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Church of Uganda questions accuracy of Kony 2012 video: The Church of England Newspaper, March 30, 2012, p 6. April 3, 2012

Posted by geoconger in Church of England Newspaper, Church of the Province of Uganda.
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Joseph Kony

The social media campaign to focus the world’s attention on Joseph Kony and the Lord’s Resistance Army may be well meaning, but misrepresents the facts on the ground, the Church of Uganda said last week.

In a statement released on 15 March 2012, the Church of Uganda said the Kony 2012 video released by the California-based nonprofit Invisible Children paints an out dated picture of Uganda. Joseph Kony and the LRA “left Uganda in 2006 at the beginning of the Juba peace talks and haven’t been in Uganda for more than five years,” Canon Alison Barfoot said.

“Since then, the people of Northern Uganda have been returning to their homes and have begun the long and difficult process of healing and rebuilding their lives, their families, and their communities. The Church of Uganda has been deeply involved in that process at every level. While there are the normal challenges of any country, Uganda is a country at peace, working hard on development, and takes pride in its description as the ‘Pearl of Africa’.”

The situation was not as simple as described. The Church of Uganda “has consistently advocated for peaceful means of conflict resolution,” Canon Barfoot said, noting that in a January 2006 editorial in Christianity Today, Archbishop Henry Orombi wrote: “When you read reports of a certain number of LRA rebels killed by the Ugandan army, remember that these rebels are our abducted and brainwashed children. When reading about LRA ‘rebels,’ always substitute the word ‘children’ for rebels. The military solution has failed for 20 years; only genuine dialogue and negotiation has come closest to ending the war.”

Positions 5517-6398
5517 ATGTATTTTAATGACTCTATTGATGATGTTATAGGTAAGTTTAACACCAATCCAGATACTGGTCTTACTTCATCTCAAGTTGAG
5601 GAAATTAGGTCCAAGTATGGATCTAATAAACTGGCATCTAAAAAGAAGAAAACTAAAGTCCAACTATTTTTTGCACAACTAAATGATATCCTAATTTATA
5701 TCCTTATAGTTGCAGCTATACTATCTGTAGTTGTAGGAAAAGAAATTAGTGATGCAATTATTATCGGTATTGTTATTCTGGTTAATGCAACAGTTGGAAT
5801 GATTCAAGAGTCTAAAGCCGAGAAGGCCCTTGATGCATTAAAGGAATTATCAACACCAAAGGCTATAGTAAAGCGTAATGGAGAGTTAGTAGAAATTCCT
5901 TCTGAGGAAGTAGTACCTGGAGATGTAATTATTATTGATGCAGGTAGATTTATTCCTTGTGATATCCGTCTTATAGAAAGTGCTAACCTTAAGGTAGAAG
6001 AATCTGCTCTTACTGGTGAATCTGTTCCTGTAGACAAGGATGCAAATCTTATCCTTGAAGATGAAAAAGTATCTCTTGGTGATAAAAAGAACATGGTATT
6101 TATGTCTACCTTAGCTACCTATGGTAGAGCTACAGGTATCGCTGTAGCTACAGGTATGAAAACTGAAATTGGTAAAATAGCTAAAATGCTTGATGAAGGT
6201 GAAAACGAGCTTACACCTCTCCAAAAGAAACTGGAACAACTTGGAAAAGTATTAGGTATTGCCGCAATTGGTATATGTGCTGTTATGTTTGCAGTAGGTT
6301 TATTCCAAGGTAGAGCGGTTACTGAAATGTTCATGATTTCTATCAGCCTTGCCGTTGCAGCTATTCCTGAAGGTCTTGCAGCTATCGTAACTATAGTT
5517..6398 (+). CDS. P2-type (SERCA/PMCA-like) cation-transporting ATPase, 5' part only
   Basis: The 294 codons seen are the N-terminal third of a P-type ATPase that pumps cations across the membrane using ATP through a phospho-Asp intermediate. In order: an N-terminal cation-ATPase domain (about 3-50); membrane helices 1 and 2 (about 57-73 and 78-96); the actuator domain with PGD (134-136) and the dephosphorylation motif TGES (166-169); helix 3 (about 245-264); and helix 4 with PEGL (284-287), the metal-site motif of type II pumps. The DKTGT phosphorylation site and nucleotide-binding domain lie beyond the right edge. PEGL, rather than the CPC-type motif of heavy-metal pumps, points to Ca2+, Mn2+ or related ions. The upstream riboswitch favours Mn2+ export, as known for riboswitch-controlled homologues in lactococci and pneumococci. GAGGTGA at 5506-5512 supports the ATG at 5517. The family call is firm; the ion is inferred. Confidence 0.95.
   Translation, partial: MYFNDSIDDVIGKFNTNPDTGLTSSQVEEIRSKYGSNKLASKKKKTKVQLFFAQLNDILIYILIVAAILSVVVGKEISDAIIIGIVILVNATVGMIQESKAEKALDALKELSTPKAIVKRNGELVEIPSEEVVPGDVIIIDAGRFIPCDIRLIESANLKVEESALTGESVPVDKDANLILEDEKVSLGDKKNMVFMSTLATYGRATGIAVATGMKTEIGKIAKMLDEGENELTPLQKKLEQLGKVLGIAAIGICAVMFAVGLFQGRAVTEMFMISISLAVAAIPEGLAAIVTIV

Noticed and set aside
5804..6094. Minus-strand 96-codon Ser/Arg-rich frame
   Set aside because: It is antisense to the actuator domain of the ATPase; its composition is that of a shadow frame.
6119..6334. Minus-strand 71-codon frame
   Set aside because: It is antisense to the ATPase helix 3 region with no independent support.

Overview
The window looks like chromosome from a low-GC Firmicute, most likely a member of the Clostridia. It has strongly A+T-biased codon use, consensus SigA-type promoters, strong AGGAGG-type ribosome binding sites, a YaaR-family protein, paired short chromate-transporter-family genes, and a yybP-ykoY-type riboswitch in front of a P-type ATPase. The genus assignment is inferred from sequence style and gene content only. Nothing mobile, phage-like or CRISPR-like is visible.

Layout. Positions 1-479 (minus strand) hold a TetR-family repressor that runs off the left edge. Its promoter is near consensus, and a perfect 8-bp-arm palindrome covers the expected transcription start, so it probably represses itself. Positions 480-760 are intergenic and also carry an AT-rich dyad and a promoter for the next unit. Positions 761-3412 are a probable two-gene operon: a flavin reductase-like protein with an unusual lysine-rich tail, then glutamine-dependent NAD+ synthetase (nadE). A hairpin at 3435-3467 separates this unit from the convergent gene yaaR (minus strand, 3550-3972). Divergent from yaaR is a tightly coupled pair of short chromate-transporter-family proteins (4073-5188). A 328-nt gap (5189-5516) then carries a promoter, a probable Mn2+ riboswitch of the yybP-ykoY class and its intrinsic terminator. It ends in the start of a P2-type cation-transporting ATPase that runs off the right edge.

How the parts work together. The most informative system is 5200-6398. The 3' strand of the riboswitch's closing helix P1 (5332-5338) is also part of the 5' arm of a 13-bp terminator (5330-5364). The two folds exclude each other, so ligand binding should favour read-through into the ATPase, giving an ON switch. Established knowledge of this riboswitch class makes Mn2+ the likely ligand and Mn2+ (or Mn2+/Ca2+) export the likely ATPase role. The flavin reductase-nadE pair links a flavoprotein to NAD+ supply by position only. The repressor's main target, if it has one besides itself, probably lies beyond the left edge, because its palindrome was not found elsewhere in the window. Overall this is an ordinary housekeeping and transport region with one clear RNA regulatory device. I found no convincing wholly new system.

With over 100 million hits on the internet, the Kony 2012 video appears to mark a new phase in on line advocacy. However, the enthusiasm the video and its marketing campaign have generated has not effectively impacted the supposed beneficiaries of its good will, the Church of Uganda argued.

Invisible Children has been a “good partner with the Church of Uganda,” Canon Barfoot said.

“We thank them for standing with us when we were working to keep the need for a peaceful resolution to the war before the government. We also thank them for standing with us in the long and still ongoing process of rebuilding families and communities in Northern Uganda. They have helped us rebuild schools, send children to school, and build capacity among our teachers through training and exchange trips. It is unfortunate, however, that there was not a wider consultation with the local community on how to portray the current challenges facing the people of Northern Uganda and to accurately let them speak in their own voice.”

She said the “successful use of social marketing to get out a message is commendable and we urge Invisible Children to empower Ugandans with these tools and skills to enable their voices to be heard and appreciated.

But Invisible Children is not the “only organization working in Northern Uganda. The Church of Uganda, through its dioceses working in the affected areas, has a number of programmes related to rebuilding educational infrastructure, improving health services, providing water and sanitation services, orphan care, and community development projects. The Church is in every village with schools and health centres, is in touch with needs at the grassroots, and has a solid accountability structure.”

Canon Barfoot urged those who wanted to help address the needs of Northern Uganda in the aftermath of the depredations of Joseph Kony and the LRA to work with established aid agencies such as the “US-based Anglican Relief and Development Fund.”